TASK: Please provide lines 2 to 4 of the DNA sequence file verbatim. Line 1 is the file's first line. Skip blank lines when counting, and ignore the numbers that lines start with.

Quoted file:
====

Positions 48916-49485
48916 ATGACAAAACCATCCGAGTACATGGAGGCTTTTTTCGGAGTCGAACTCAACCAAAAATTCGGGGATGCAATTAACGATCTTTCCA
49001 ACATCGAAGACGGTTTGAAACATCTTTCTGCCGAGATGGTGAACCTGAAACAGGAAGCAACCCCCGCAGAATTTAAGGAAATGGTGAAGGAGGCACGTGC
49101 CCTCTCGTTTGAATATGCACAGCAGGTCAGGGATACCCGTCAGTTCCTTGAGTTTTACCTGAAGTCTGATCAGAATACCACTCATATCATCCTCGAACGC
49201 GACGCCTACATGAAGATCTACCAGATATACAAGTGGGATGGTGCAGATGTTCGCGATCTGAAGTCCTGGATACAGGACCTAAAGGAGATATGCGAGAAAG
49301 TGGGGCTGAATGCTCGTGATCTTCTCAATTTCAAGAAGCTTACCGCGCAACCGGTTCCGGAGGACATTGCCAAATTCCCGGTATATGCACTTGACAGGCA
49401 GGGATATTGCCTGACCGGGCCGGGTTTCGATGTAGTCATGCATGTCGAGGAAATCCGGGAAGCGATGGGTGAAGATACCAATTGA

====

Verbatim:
48916 ATGACAAAACCATCCGAGTACATGGAGGCTTTTTTCGGAGTCGAACTCAACCAAAAATTCGGGGATGCAATTAACGATCTTTCCA
49001 ACATCGAAGACGGTTTGAAACATCTTTCTGCCGAGATGGTGAACCTGAAACAGGAAGCAACCCCCGCAGAATTTAAGGAAATGGTGAAGGAGGCACGTGC
49101 CCTCTCGTTTGAATATGCACAGCAGGTCAGGGATACCCGTCAGTTCCTTGAGTTTTACCTGAAGTCTGATCAGAATACCACTCATATCATCCTCGAACGC